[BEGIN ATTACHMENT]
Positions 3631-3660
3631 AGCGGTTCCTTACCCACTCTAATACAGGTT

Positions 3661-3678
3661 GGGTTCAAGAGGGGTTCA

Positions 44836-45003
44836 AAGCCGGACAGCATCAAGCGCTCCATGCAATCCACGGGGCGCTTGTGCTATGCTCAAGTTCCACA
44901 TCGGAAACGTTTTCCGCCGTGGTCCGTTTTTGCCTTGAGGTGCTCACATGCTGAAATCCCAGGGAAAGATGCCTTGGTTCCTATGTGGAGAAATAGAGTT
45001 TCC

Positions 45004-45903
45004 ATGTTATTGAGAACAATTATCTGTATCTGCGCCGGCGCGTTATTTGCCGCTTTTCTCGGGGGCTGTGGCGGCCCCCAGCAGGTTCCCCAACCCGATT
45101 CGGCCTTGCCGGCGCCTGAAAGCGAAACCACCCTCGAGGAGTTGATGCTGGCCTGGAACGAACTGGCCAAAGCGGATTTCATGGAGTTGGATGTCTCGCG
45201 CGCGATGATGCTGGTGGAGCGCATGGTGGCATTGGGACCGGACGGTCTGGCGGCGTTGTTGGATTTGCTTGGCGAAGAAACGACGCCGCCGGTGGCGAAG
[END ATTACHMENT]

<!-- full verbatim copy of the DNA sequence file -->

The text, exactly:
Positions 3631-3660
3631 AGCGGTTCCTTACCCACTCTAATACAGGTT

Positions 3661-3678
3661 GGGTTCAAGAGGGGTTCA

Positions 44836-45003
44836 AAGCCGGACAGCATCAAGCGCTCCATGCAATCCACGGGGCGCTTGTGCTATGCTCAAGTTCCACA
44901 TCGGAAACGTTTTCCGCCGTGGTCCGTTTTTGCCTTGAGGTGCTCACATGCTGAAATCCCAGGGAAAGATGCCTTGGTTCCTATGTGGAGAAATAGAGTT
45001 TCC

Positions 45004-45903
45004 ATGTTATTGAGAACAATTATCTGTATCTGCGCCGGCGCGTTATTTGCCGCTTTTCTCGGGGGCTGTGGCGGCCCCCAGCAGGTTCCCCAACCCGATT
45101 CGGCCTTGCCGGCGCCTGAAAGCGAAACCACCCTCGAGGAGTTGATGCTGGCCTGGAACGAACTGGCCAAAGCGGATTTCATGGAGTTGGATGTCTCGCG
45201 CGCGATGATGCTGGTGGAGCGCATGGTGGCATTGGGACCGGACGGTCTGGCGGCGTTGTTGGATTTGCTTGGCGAAGAAACGACGCCGCCGGTGGCGAAG